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Foods that boost learning or exam preparations Many students focus on cramming content in the hopes of boosting their scores for assessments without realising that they can get a bit of help from foods that boost learning or exam preparations. Why use foods that boost learning or exam preparations You are already eating everyday, why not fine tune what you consume with foods that boost learning or exam preparations in order to get yourself that bit of edge versus your compatriots? This can also be in addition to many of these foods having other positive effects on the body. Foods I am going to list contains certain chemicals, which correlates with increase in cognitive performance. Since these are natural components of food, it has little side effects and are also affordable. However, please consult your doctor or dietitian especially to determine if you have any allergies before incorporating any of them. Foods that boost learning: caffeine Caffeine is one of the most important chemicals in foods that boost learning by increasing cognitive and physical performance. Drinks rich in caffeine such as coffee is not surprisingly most commonly drunk for students seeking that increase in cognitive performance. Let me simplify the biology for your understanding to see when and how you can indulge on this performance enhancing food chemical. As you can see below, caffeine competes with adenosine for its receptors. This action is therefore one of the reasons why caffeine exerts its effects. However, this chemical does not behave equally for all people. This is because of the version of the gene (CYP1A2) one has, whose product is an enzyme that metabolizes it. This gene has 2 versions known as A and C. A person with AA are fast metabolizers whilst AC and CC are slow metabolizers. According to this study, AA genotypes interestingly tends to reap the performance benefits the most. If you are one of them, you should consume it 1hr prior to starting you study sessions preferrably in your biological peak performance period in the day. And if you are to drink coffee know that the concentration of caffeine may vary, although one generally gets the higher concentrations from cold brew versions. Foods that boost learning: theacrine Theacrine is an extract from bitter tea (苦茶) that one can commonly find in traditional Chinese medicine shops. This chemical comes from and is synergistic with caffeine. Since this molecule is very similar to caffeine, it also competes for the same receptor as above. However, due to the slightly different structure of this molecule, it does not result in post-caffeine jitters that slow metabolizers experience. As such this may make simultaneous use of caffeine more efficacious. Foods that boost learning: tumeric and cocoa One of the most important neuro boosters is a protein; Brain-derived neurotrophic factor BDNF. Scientists say that this compound contributes to memory development and learning which is particularly pertinent for students. As such, the hunt began to find what food induces BDNF production. 2 of them have been worked on in animals to show the increase in the neuro booster levels in the blood. These are tumeric and cocoa. My suggestion is to sprinkle tumeric powder into salads and cocoa into the hot coffee/bitter tea you are drinking (without adding sugar!). Non-foods that boost learning: nootropics The list above are easily avaliable on the supermarket isles as well as safe for consumption generally. However, depending on the genetics of the person or concentration of the beneficial chemicals, they may or may not derive any boost in learning. On the other hand, it may take some time before one experiences the positive effects. As such, a small handful of more adventurous students have gone further than food in seeking chemicals that boost learning and exam preparations instead. Many refer to these chemicals as nootropics or smart drugs. These are often only avaliable with a prescription and are synthetic. However, I do not encourage exploration in this area. Since one cannot easily reverse the consumption of these chemicals which may have adverse effects. Worse still, some of the chemicals like ritalin can be addictive! Also, since many doctors are cautious and will not prescribe these drugs some turn to online pharmacies. Since these manufacturing outfits are not regulated, one cannot trust the quality and quantity promises as well as whether they will contain impurities that may even be poisonous! In addition, students who seek these out do not usually come under medical supervision and consequently may not be sensitive enough to know when things are going side ways. So as promising as they sound, I think it is not worth the effort and the risk to indulge in nootropics. Bottom-line Whilst the foods above can be eaten or drunk to boost learning and exam preparations. Its most important not to overdose. Too much of anything is never a goood thing. For example, if caffeine is drunk round the clock, the drinker will build resistance to the chemical requiring larger doses as the adenosine receptors down regulate in response. The same chemical can also affect sleep. And I talk about the importance of sleep to learning in the past. Finally, let me know if this has been useful.
Morning routine for A students (5 tips) Singaporean students frequently start the day as early as 5-6am. This is followed by a mad rush to school. As such, the day begins in a daze so its no wonder students are not learning effectively nor getting great grades. Here’s 5 tips for a morning routine for A students. Why develop a morning routine for A students In my previous article helping students to get more time, I have a point about developing keystone habits. The gist in this context is that students reap the benefits from great morning routines by having more effective learning in school as well as better test taking during exams. It is not usual to see students wake up in shock and subsequently rush off to school which in most cases starts 7:30am. So they rush through cleaning up, pull up their school uniforms and are out of the house not fully woken. The problem however, is that the mind is not in the right frame and heading into the class/exams leaves the student tired and overwhelmed. When the student tries to tap on the brain for problem solving, nothing turns up. Consequently, the student feels worse afterwards. And so, negativity begets negativity causing the student to dislike school as well as themselves. To counter this, morning routines prime the mind to counter the negative effects. Which is why it is not uncommon to see highly successful people with morning routines. These morning routines help prime the mind so that it is ready to tackle all the challenges of the day. And most importantly allow the student to feel good about it afterwards. Morning routine for A students: first task of the day Following the moment after waking, make your bed as the first task you complete for the day. Doing this has several advantages. Firstly, it gives a subconscious message to the brain that, the first task of the day is already done easy peasy. This allows the student to build positivity and help look forward to more challenging ones coming up. Secondly, it also soothes and calms the mind. Ever did a room reorganisation experience the sense of peace that comes afterwards? Why not experience it first thing in the day, everyday through this keystone habit as part of the morning routine? In addition, it doesn’t take much effort. For the lazy, all you need to do is to pull the blanket or duvet and then smooth it out over the bed. However, you don’t need to fold it hotel style as well as steam it to perfection unless that is your thing. Drink water The next important part of the morning routine for A students is to drink at least 500ml of plain water. Most of us sleep in the air con environment and it is really dry, in addition, in the close 7-8 hours of sleep we don’t drink. The body can be dehydrated as a result. The neurons in the brain send neurotransmitters to each other allowing us to think as well as move. As such the neurons are bathed in fluid to allow the neurotransmitters to access the next neuron. Without which, there is neurotransmitters do not function optimally obstructing thinking processes unfortunately. This is why drinking water is essential to prepping the physiology for optimal performance. Morning routine for A students: cold showers Many students love the warmth of the heater when showering and shudder at the thought of cold showers. Well, me too. However, cold showers have some benefits. Biologically, I theorize that breaking the homeostatic range biologically induces a response that can be both healing and life sustaining. Look at exercising, it is basically stressing the muscles to the point of micro-damage which is followed by healing and adaptation to the point of which increases the size and performance. That’s the whole point behind those who go to the gym training for the hot bod. In terms of healing from the cold showers there are a number of studies (1,2) that support this and I shortlist 2 of them. Then there is the famous Wim Hof who brought this mainstream. Before I end this section, let me point you to Nathaniel Drew, a YouTuber who experimented with cold showers and his conclusion from it. Morning routine for A students: gratitude ritual I have a previous article where I detail the daily gratitude ritual. As such, I suggest students spend a bit of time between 10 to 15 minutes to think about the 3 things one is grateful for. Sometimes I am so thankful that it stirs my heart and fires me up for the day. Subsequently the day becomes more productive and ends better. Bottom-line Above all, these 4 activities are really simple and they take up very little time each. If one is in a hurry, the 4 things will most importantly not exceed half an hour. Here’s my final tip for those who want a morning routine for A students. Some of my students have asked me about breakfast. Personally I do not think it is important and I practice intermittent fasting so as to reap the benefits of longevity. More importantly, the body spends a lot of energy processing the food we eat as such causing us to feel drained after a meal. Therefore, I skip breakfast to ensure that I have the clarity of mind so that I can focus on the most important tasks during my biological prime time. Which is exactly what you want as a student isn’t it? That does not mean however, I am eating less. To clarify, I eat a lot but start in the evening when most of my to-dos are done. If however, you have a habit of eating breakfast then make sure you eat something that is less sugary (cereals!!! / fruits) including drinks. A chicken/salmon salad tossed with some macadamia nuts as well as extra-virgin coconut and olive oil with some Himalayan salts is the perfect pick me up.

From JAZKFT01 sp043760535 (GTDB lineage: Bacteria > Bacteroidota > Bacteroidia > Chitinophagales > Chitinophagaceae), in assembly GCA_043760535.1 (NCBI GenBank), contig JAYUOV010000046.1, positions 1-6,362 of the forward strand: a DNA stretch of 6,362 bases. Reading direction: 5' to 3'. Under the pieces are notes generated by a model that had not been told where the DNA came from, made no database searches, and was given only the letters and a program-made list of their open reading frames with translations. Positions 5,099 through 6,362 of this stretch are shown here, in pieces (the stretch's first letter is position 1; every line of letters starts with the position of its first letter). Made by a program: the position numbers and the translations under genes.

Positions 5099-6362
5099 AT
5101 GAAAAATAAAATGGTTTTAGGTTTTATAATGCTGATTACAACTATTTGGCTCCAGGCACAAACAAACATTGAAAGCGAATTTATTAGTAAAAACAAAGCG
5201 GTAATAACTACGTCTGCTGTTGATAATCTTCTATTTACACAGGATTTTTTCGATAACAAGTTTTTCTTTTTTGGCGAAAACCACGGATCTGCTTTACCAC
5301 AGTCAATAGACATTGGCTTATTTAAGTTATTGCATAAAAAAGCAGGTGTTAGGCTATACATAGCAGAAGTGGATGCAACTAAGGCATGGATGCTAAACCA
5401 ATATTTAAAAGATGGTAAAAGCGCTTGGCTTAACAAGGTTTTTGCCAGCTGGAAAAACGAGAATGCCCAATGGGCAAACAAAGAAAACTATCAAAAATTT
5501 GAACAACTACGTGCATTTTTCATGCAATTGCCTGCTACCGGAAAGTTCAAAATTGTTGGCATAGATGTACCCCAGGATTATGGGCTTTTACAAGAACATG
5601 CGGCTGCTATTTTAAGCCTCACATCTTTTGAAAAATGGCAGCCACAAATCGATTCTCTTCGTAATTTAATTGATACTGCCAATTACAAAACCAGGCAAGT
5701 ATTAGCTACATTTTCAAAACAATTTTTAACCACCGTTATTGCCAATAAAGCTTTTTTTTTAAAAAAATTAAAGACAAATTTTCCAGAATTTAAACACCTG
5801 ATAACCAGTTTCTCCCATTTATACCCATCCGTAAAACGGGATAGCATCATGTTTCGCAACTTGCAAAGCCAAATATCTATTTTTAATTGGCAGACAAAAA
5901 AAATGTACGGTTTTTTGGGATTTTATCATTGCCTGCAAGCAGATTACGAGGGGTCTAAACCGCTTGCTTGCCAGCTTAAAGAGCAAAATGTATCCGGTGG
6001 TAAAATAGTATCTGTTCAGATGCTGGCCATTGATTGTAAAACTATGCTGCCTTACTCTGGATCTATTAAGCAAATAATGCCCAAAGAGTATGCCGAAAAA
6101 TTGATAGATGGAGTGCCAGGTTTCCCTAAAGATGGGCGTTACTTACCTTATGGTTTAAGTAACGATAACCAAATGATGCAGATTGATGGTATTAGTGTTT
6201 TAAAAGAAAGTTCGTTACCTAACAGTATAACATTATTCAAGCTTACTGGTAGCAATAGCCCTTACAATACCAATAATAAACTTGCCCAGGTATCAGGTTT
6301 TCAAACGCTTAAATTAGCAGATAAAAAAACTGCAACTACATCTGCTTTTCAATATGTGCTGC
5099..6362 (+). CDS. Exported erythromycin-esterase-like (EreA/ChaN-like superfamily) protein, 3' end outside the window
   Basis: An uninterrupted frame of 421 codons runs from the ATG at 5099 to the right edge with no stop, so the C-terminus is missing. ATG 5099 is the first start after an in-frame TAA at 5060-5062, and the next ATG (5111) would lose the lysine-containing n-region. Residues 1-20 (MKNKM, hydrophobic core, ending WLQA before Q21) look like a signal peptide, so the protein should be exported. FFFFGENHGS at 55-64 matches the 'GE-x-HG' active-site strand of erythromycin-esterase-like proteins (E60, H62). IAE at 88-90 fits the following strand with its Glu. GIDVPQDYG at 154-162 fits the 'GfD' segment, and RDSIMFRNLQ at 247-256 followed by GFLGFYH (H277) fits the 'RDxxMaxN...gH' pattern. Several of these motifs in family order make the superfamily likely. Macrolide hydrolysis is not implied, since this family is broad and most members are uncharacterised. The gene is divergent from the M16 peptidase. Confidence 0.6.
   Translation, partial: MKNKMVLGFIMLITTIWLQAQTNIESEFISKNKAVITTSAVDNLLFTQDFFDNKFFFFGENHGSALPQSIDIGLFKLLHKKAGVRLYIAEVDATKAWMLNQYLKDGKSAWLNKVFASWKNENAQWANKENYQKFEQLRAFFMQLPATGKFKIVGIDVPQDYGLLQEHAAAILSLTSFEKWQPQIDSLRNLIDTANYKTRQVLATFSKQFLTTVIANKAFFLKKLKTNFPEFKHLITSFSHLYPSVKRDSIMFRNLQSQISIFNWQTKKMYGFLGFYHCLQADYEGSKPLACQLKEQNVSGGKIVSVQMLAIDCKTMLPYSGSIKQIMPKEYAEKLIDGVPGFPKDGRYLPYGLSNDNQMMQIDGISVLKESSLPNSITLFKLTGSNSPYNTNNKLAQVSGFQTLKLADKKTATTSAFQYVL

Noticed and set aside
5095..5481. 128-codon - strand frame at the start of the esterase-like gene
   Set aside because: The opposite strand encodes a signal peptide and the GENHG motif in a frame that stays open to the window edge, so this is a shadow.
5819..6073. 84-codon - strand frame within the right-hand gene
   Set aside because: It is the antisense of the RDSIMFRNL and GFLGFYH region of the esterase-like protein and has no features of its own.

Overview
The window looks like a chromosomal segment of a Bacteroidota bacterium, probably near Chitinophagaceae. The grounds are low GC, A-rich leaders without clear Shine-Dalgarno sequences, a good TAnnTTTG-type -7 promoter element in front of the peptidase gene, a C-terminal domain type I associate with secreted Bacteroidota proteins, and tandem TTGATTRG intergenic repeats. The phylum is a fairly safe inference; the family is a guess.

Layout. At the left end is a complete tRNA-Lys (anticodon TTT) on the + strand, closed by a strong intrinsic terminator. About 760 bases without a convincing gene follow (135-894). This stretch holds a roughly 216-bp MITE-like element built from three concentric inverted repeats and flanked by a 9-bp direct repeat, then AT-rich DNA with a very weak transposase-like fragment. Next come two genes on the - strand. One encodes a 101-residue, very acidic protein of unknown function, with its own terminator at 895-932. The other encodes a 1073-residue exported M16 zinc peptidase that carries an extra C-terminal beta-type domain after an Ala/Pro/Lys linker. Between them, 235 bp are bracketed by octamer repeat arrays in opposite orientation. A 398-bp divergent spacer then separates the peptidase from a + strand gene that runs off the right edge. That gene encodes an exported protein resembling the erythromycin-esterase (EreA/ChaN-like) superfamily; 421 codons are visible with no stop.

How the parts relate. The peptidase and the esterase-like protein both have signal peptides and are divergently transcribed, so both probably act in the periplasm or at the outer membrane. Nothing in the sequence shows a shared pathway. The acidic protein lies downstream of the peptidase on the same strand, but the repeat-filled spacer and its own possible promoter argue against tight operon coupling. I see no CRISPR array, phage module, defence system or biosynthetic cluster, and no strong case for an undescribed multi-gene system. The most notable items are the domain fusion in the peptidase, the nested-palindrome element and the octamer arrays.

How to remember everything for exams?!! [Tips] As you progress through the education system, its not surprising you will need to memorize more and more material. As such, I can almost hear you and your compatriots screaming in agony, asking how to remember everything for exams?!! This is especially pertinent in some subjects that are concept heavy like H2 Biology. Having seen many batches of students through the H2 Bio A levels exams successfully, I have a collection of tools to help my students do just that. Let’s first talk about the concept of memory before we dive into the tools. How to remember everything for exams: some facts about memory There are 2 major types of memory. Short and long term memory. From the education perspective, short term memory is the temporary placeholder as information flows in when a student studies. In contrast, long term memory is when some of these information final passes through a conduit into the part of the brain that stores these information with more permanence. The major problem is that when students study, they expect that the information will flow into long term memory automatically. Unfortunately, they don’t! Which is why many exasperated students complain about having spent time studying but coming off the exercise retaining little if any information. This can be a frustrating experience! So why is that the case? Recognition is not the same as knowing If you stare at your notes long enough you will begin to RECOGNIZE the sequence of occurrences of text. Recognition gives a false send that you know the material. However, recognizing is not the same as knowing. Knowing is the understanding of source material in all dimensions. One thus have the ability to easily answer questions relating to or cover the particular area without referring back. A lot of students when they try to memorize facts, do not spend time knowing what they are studying. As such, they recognize the string of words but do not truly know the material. And hence cannot recall even after spending time ‘studying’. Distraction during studying sessions I have written in the past about how handphone use can be distracting and counter-productive to learning. You know why that is the case? Let me try to explain it. There is a connection between short and long term memory all the conduit between them is very ‘narrow’. This is logical because it doesn’t make sense to remember every single detail every single second in our lives. Otherwise we will run out of memory space in which we fill in memories for the long term. Therefore the longer we ponder over things the more likely they will be successfully go pass the conduit from short to long term memory. Ever seen unhappy spouses bring up obscure events in the past in arguments? Now you know the answer!! The problem therefore with the handphone is that when one is constantly distracted that academic information is replaced by the tweet or news or text message. What information you are trying to process is now lost because there was no chance for it to squeeze through the narrow conduit to long term memory. So if you want to really learn, put away that phone! If you want to check for more information using the phone, make sure you don’t let to irrelevant apps or news articles distract you along the way. How to remember everything for exams: first step Once you understand what prevents you from knowing and how does it relate to long term memory, it’s time to go through the actual process of studying. At this stage, you have to read actively through your source material. Meaning, thinking, asking questions and forming opinions during this time. For example, where does this link from a previous chapter? Do I agree? Can I cite a relevant fact to support this current material etc. Then, look for people for other sources of knowledge including youtube videos, friends, tutors and see if the information corroborates. And if they don’t why? This is the part that takes up most of the time which is why the last minute cramming is futile because one will skip through this process. An important reminder, many students end up re-writing notes instead. This is another futile exercise because no actual learning is taking place. The brain is just recognizing a series of text from one and copying it to another. I show my students that is the case by asking the same questions week after week. In most cases, they write it down somewhere only to again be stuck by the same question again the following week. Especially when they miss out on the actual studying after writing the notes. How to remember everything for exams: recall Once a chunk of the learning is done, put aside the source material do a quick recall for at least 30 seconds. Can you recall the key points of what you have just read? After the next chunk, can you recall the previous recall session? The study by Karpicke and Roediger show that students who repeat the routine of learning and spend time recalling afterwards are more likely to correctly answer questions afterwards. If one cannot complete this with ease, that means the knowing part is lacking. Then proceed to the next tool before revisiting recall. How to remember everything for exams: Feynman technique This technique was first referenced by Richard Feynman, a Nobel prize physicist who tried to make hard concepts easier in the university classes he taught in Caltech. First identify what you don’t know and then re-learn this. The easiest way is to seek a consult session and directly clarify. If not look for YouTube or Khan academy videos that cover the topic. Although they are instant and valuable sometimes the scope may be below or above what is required for the syllabus. In which case, it make sense to look for a tutor for help, here’s a checklist for you to narrow down your search. Once past the first step, imagine a friend who needs help and simulate the explaining to him/her. If you can’t do it, go back to the previous step looking for another source of material. If you are able to, then try to simplify your understanding further so that you can explain to an imaginary junior who has yet to contact this syllabus. Try using analogies, funny stories or real life events etc. The success of this ensures that you are now in a competent level and can return back to the recall exercise of the previous section. Spaced repetition Since the first few steps take a lot of time and work, attempt them way before the exams so that you can build on your skill. However, how to remember everything for exams which are a few months down the road? This is where a technique I talked about previously: spaced repetitions can work to help you. In essence, the revisiting of the same content periodically to reinforce their presence in the long term memory. Tutors who does so in the classroom will further contribute to developing the long term memory of subject content. Attitude matters To really become subject masters and ace the exams. It is just as important to think that we are not perfect and there is still much more to learn. In fact after spending the better part of my life living, thinking and teaching biology, I still discover areas of inadequacy. Having a teachable heart means that you are open to soaking in related information to extend your existing knowledge. This allows you to tap on your existing knowledge and further reinforcing their long term memory placement. Also, it prepares you for all kinds of permutations of questions that may come out for exams. In fact a good way to build this humility is to go to 10 year series questions to check if you are able to tackle the questions successfully. In addition, even explain why the other options are incorrect. On the other hand, if you are not able to tackle the question successfully then identify where are the knowledge gaps and fill them up using the formats I suggest above. Bottomline I hope these tips on how to remember everything for exams will channel your efforts more effectively.